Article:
Manure Nutrient Management
Part 1, Section 2: Soil Fertility Management
Soil Fertility Management
MANURE NUTRIENT MANAGEMENT
The Pennsylvania Nutrient Management Program Web site (panutrientmgmt.cas.psu.edu) is a one-stop place for nutrient and manure management information in Pennsylvania. All of the fact sheets and other materials referenced in this section are available on this Web site.
Approximately three-fourths of the nutrients harvested in crops grown on a farm, and in the purchased feed and supplements fed to the livestock, may be recycled back to crop fields in manure. Thus, manure nutrient management always has been and continues to be an important economic consideration on farms with livestock or poultry.
There is growing concern, however, about the effect of nutrient management on environmental quality. A nutrient management law requiring some farms with high animal concentrations to have a formally approved nutrient management plan has been in place in Pennsylvania for a number of years and was revised in 2006. (See Agronomy Facts 40, Pennsylvania's Nutrient Management Act: Summary of the Regulations, for more details.) This law affects farms that have more than 2 animal equivalent units (AEUs) per acre. (One AEU = 1,000 lb of live weight of any animal.) (See Agronomy Facts 54, Pennsylvania's Nutrient Management Act: Who Will be Affected?, for more details.
Related information, including a workbook to prepared a plan for your farm can be found at panutrientmgmt.cas.psu.edu/manure_management_program.htm. Finally, very large farms are regulated under the Federal Clean Water Act as Concentrated Animal Feeding Operations (CAFO). Environmental concerns thus add to the importance of proper nutrient management on all farms in Pennsylvania.
Nutrient management is not the same for all farms. It is important to recognize the differences among farms and realize how they affect the choice of appropriate management strategies. As an aid for determining the appropriate nutrient management options, farms can be classified into the following three management categories.
Category 1—Less than 1.25 AEUs per acre available for manure application, or less than 50 percent of the feed coming from off the farm. Available manure on these farms generally is not adequate to meet total crop nitrogen needs. Thus, additional nutrients in the form of purchased fertilizer or other sources are required for achieving optimum crop yields. Usually, because of the nutrient deficit, these farms are not as likely to cause environmental problems unless there is gross mismanagement.
Nutrient management plans for this type of farm emphasize practices designed to make the most of nutrient efficiency and achieve the maximum crop response from manure nutrients. A well-planned nutrient management program emphasizing economic and agronomic efficiency should reduce the need for purchased inputs and thus should improve farm profitability.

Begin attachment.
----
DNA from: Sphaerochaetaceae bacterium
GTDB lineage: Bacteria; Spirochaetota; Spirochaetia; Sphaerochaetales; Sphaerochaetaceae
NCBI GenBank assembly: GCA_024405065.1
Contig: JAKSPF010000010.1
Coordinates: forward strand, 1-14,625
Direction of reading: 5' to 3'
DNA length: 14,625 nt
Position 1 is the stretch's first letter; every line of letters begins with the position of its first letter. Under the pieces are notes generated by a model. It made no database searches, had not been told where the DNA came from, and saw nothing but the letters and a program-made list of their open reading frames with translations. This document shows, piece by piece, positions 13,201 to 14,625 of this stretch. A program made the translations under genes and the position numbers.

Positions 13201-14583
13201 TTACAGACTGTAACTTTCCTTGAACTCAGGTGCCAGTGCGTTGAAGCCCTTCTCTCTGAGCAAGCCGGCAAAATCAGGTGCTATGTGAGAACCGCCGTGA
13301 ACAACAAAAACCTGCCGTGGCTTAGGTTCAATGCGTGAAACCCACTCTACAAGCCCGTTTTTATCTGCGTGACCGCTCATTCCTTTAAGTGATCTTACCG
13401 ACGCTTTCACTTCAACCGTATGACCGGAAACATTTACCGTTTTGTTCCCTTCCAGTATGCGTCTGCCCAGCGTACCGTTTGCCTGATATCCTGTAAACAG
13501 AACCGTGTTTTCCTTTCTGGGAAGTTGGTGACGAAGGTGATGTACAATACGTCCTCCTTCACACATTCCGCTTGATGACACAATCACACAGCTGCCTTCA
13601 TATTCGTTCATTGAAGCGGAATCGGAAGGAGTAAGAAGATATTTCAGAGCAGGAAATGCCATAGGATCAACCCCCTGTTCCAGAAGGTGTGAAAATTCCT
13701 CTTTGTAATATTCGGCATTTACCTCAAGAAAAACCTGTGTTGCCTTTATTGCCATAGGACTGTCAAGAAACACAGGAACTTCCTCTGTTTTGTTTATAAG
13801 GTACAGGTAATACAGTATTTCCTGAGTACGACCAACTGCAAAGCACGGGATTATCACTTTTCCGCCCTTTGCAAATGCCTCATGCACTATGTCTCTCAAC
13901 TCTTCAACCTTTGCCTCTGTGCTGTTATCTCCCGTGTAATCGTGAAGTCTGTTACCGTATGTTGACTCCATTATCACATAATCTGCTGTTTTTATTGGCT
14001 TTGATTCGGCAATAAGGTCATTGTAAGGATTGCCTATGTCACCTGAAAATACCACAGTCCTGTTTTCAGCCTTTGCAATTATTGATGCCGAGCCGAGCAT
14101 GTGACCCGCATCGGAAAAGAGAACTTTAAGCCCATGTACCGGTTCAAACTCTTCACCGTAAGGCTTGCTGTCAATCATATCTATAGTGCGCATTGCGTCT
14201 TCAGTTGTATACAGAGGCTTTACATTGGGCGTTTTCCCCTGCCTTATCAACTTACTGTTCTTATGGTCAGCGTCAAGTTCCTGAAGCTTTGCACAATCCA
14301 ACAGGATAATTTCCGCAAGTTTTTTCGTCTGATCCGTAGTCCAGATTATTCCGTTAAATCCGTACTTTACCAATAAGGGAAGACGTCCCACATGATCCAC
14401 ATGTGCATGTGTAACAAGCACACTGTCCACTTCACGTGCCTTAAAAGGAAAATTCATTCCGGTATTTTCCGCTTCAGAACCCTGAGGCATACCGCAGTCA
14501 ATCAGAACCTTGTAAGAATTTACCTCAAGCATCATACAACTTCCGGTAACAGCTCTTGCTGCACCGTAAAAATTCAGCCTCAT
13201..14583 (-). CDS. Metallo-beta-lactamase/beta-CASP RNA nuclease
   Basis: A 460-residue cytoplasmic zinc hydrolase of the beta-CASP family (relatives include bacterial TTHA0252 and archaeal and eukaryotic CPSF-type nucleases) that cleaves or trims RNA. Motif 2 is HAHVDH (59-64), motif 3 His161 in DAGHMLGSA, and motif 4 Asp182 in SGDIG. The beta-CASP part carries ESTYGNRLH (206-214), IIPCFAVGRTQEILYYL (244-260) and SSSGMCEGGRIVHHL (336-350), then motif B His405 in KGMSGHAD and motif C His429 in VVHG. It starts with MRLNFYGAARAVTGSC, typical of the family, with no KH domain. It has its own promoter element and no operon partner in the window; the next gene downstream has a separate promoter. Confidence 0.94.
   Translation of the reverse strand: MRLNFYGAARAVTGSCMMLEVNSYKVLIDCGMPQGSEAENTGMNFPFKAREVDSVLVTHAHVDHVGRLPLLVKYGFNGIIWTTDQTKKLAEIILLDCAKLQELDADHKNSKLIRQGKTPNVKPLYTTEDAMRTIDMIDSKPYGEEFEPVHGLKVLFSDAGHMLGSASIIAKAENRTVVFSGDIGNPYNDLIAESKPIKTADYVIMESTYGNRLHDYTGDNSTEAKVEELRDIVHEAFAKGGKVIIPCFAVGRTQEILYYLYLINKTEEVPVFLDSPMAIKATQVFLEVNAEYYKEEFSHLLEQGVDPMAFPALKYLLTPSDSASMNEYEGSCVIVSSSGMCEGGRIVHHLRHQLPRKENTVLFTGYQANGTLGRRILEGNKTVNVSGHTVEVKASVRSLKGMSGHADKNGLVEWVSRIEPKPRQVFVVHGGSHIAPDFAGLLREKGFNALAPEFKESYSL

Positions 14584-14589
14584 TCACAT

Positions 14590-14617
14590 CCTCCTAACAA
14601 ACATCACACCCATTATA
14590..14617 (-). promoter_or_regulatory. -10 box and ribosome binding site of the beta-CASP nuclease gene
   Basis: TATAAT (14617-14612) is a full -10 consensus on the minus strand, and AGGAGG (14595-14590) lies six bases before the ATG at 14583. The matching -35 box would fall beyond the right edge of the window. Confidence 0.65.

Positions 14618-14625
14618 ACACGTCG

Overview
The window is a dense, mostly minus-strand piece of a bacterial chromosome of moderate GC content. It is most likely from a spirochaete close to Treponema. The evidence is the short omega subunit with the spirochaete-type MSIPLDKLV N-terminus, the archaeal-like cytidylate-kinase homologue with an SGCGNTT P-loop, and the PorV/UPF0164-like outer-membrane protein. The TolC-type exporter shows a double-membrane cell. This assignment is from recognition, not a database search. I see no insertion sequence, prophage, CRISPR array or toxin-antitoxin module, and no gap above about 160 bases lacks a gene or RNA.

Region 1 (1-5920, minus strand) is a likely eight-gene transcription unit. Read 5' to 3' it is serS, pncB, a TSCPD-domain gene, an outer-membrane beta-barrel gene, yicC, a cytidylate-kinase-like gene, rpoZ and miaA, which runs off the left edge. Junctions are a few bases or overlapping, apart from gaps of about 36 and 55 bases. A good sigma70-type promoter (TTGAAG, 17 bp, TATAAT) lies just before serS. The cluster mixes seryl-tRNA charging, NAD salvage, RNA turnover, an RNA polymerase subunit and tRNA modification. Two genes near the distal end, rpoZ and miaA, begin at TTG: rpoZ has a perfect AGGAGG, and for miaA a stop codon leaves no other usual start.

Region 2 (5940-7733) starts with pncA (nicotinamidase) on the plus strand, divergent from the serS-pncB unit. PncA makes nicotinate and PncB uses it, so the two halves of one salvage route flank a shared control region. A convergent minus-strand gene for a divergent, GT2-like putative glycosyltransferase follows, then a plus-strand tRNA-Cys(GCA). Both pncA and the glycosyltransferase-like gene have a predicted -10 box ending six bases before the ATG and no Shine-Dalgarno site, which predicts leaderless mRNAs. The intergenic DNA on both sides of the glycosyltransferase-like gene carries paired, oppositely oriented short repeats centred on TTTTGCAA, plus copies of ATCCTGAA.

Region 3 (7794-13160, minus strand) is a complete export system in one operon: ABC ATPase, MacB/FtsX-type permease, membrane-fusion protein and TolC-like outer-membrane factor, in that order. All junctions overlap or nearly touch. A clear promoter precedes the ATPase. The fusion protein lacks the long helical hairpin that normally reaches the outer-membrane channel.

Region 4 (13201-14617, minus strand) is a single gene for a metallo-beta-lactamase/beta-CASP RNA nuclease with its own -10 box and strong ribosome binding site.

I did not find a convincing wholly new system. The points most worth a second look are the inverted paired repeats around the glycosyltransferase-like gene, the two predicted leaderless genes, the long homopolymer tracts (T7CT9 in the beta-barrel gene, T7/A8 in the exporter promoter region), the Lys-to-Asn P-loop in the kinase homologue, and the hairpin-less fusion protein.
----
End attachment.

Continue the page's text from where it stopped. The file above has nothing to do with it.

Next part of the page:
Category 2—1.25 to 2.25 AEUs per acre available for manure application, or 50 to 80 percent of the feed coming from off the farm. Available manure on these farms can meet a significant part, if not all, of the nitrogen requirements for crop production. Because these farms often are at the upper limit of being able to safely handle all the nutrients produced, nutrient management changes on these farms may offer potential environmental benefits. Practices to maximize the safe use of manure and to balance nutrient inputs with removals from farm fields over time are emphasized, rather than nutrient use efficiency.
The economic return from improved nutrient management on this category of farm is likely to be minimal. That is, a large cost probably will not be associated with implementing improved nutrient management practices; but unlike the first category of farm, little profit incentive exists either. The incentive for change on this category of farm is environmental protection.
Category 3—More than 2.25 AEUs per acre available for manure application, or more than 80 percent of the feed coming from off the farm. Manure on these farms generally exceeds nitrogen requirements for crop production. It is unlikely that all of the manure can be used safely on these farms. Only part of the nutrient management program is field based. A significant component involves off-farm cooperation for acceptable off-farm uses for the excess manure. An economic cost is likely to be associated with implementing an environmentally sensitive nutrient management plan for this category of farm. Nutrient management programming most likely will result in environmental benefits, as excesses on the farm are reduced. This is the group of farms primarily targeted in the Pennsylvania nutrient management law.
This simplified classification scheme is intended to demonstrate the implications of differing situations for nutrient management approaches. Individual farms in each category will not necessarily fit all the characteristics described for the category. (See Agronomy Facts 38B: A Nutrient Management Approach for Pennsylvania: Plant Nutrient Stocks and Flows.) When a question exists about the classification, it should be resolved based on more comprehensive, specific information. The animal unit criteria in the categories above are for nitrogen-based planning. These criteria should be cut in half for phosphorus-based planning purposes.